American researchers have created the world’s thinnest possible electrical wires by using tiny diamonds like lego blocks. The wires themselves are only three atoms wide, and the team believe they have a wide range of possible applications in industry.
The team from Stanford University and the Department of Energy’s SLAC National Accelerator Laboratory have discovered that the smallest possible bits of diamond, known as diamondoids, can be used as nanostructure scaffolding. Their results are published in Nature Materials.
“What we have shown here is that we can make tiny, conductive wires of the smallest possible size that essentially assemble themselves,” said lead author Hao Yan, a Stanford postdoctoral researcher in a statement. “The process is a simple, one-pot synthesis. You dump the ingredients together and you can get results in half an hour. It’s almost as if the diamondoids know where they want to go.”
The wire is made of sulfur and copper, a compound known as chalcogenide, and it’s a semiconductor. But the key to its success is the diamondoids, which are made of just 10 carbon atoms with an attached sulfur atom. Floating in a solution of sulfur and copper, and thanks to molecular forces, the nanodiamonds began assembling the wire without external input.
This animation shows how the diamondoids act as molecular building blocks and grow the nanowires. SLAC National Accelerator Laboratory
“Much like LEGO blocks, they only fit together in certain ways that are determined by their size and shape,” said Stanford graduate student Fei Hua Li, who played a critical role in synthesizing the tiny wires and figuring out how they grew. “The copper and sulfur atoms of each building block wound up in the middle, forming the conductive core of the wire, and the bulkier diamondoids wound up on the outside, forming the insulating shell.”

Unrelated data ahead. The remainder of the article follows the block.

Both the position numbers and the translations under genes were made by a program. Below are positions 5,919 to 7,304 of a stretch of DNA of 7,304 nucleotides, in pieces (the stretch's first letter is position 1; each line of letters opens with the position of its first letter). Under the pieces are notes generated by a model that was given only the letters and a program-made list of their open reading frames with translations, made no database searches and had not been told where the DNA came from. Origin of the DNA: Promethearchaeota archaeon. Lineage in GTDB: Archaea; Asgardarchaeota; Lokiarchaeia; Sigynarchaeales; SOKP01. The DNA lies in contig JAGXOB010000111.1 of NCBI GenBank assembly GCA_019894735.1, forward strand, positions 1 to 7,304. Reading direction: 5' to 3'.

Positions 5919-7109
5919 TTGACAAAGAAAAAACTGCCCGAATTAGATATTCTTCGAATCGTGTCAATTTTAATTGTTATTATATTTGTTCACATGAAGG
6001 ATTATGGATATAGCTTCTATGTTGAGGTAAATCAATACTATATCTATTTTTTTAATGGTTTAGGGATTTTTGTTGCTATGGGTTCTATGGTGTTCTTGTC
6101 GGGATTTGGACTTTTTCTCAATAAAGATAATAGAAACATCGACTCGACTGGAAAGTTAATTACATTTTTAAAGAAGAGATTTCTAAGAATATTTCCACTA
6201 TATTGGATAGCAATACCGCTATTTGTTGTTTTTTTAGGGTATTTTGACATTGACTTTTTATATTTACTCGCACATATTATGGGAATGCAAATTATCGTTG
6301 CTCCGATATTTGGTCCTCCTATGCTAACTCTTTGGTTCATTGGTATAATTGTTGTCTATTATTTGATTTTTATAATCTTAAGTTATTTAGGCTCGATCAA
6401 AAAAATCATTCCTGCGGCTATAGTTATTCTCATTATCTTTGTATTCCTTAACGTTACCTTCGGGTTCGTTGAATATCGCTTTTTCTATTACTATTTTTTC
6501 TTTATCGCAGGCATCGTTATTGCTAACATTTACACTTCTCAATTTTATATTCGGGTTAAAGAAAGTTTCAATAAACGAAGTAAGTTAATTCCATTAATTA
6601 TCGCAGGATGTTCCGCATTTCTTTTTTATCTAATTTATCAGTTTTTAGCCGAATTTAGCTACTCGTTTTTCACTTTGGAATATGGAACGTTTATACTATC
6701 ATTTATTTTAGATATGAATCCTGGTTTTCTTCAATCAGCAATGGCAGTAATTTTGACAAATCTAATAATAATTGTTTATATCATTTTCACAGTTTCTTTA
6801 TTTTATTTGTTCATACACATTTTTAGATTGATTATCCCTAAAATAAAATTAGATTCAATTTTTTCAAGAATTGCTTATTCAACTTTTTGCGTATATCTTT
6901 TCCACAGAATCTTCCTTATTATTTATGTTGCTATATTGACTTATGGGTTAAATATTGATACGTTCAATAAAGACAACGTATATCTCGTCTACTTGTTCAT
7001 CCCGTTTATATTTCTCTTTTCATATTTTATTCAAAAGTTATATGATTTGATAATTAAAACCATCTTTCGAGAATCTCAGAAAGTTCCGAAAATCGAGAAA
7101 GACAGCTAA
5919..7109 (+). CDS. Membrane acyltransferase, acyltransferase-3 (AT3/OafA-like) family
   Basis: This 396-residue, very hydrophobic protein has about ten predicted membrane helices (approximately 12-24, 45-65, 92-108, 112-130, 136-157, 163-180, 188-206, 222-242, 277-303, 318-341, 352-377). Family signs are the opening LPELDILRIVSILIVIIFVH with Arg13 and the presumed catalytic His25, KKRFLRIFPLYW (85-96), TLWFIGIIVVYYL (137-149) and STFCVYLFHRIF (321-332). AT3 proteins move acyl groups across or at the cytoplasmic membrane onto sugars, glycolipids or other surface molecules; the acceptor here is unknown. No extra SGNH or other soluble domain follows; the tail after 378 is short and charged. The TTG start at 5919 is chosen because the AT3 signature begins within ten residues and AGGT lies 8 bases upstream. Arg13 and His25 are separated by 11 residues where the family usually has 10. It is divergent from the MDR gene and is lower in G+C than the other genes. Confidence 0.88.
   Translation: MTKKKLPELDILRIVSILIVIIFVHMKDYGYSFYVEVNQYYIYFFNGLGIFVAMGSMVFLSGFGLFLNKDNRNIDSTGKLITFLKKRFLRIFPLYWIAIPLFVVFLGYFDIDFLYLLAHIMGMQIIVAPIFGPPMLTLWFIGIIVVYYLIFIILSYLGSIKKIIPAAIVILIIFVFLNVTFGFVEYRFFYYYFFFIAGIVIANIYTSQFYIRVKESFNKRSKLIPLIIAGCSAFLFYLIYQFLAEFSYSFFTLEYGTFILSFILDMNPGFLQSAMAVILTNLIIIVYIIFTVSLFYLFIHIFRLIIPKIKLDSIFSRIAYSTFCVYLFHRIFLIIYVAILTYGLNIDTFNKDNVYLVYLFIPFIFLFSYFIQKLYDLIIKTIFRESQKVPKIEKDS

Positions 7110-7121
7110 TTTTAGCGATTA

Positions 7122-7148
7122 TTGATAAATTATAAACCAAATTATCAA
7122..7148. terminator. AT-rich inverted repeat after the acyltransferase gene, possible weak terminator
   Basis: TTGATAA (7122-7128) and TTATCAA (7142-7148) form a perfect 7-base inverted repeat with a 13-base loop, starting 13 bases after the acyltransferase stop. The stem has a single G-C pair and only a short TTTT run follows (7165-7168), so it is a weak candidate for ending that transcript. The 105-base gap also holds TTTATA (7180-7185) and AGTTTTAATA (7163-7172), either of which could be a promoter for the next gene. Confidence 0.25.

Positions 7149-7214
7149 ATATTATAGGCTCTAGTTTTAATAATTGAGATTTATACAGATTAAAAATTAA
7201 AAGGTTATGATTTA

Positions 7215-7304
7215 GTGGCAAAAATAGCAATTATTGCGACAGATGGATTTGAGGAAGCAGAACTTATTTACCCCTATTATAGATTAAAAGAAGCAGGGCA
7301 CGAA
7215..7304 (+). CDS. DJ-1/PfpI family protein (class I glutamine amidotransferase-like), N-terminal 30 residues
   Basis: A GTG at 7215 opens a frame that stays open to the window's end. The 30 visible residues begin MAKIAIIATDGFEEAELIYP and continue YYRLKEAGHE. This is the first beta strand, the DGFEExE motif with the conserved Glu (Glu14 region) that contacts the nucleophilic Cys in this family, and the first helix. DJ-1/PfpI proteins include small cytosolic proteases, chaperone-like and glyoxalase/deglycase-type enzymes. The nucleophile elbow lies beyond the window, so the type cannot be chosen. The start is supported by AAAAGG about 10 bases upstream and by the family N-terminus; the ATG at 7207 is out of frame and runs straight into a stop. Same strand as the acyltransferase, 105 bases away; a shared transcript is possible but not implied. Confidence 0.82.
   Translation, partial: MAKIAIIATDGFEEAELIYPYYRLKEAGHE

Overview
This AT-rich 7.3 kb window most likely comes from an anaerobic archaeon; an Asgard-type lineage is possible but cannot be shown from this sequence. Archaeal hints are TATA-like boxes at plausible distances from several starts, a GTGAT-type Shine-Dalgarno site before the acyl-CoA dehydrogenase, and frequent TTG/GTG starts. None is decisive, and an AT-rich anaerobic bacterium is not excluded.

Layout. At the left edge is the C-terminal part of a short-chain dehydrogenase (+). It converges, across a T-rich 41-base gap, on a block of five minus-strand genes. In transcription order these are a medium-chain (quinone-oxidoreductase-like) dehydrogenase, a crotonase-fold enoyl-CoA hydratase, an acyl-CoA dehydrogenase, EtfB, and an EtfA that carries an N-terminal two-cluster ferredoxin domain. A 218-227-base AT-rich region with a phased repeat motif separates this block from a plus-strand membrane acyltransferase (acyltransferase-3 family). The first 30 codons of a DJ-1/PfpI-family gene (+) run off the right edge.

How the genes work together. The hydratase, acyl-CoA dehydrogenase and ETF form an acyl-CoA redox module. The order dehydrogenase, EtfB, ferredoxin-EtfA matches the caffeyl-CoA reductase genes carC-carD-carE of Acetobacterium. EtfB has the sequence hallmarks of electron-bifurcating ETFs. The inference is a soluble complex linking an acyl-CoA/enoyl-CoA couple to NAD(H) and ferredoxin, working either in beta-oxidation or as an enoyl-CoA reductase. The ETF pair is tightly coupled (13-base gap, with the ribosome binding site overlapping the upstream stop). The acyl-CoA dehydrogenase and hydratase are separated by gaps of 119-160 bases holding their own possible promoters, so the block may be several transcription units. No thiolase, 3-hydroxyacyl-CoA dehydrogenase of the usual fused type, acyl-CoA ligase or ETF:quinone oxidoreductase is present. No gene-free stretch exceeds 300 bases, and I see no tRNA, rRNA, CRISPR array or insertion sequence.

The team was able to construct wires with atom-by-atom precision, and the method is not exclusive to chalcogenides. The team successfully used diamondoids to build wires with cadmium, zinc, iron, and silver, which have already been employed in both the production and transfer of electricity.
“You can imagine weaving those into fabrics to generate energy,” added study co-author Professor Nicholas Melosh. “This method gives us a versatile toolkit where we can tinker with a number of ingredients and experimental conditions to create new materials with finely tuned electronic properties and interesting physics.”
It's possible that nanowires could be weaved like fabric and eventually used to construct fabric that generates electricity, wearable electronics, and even superconductors.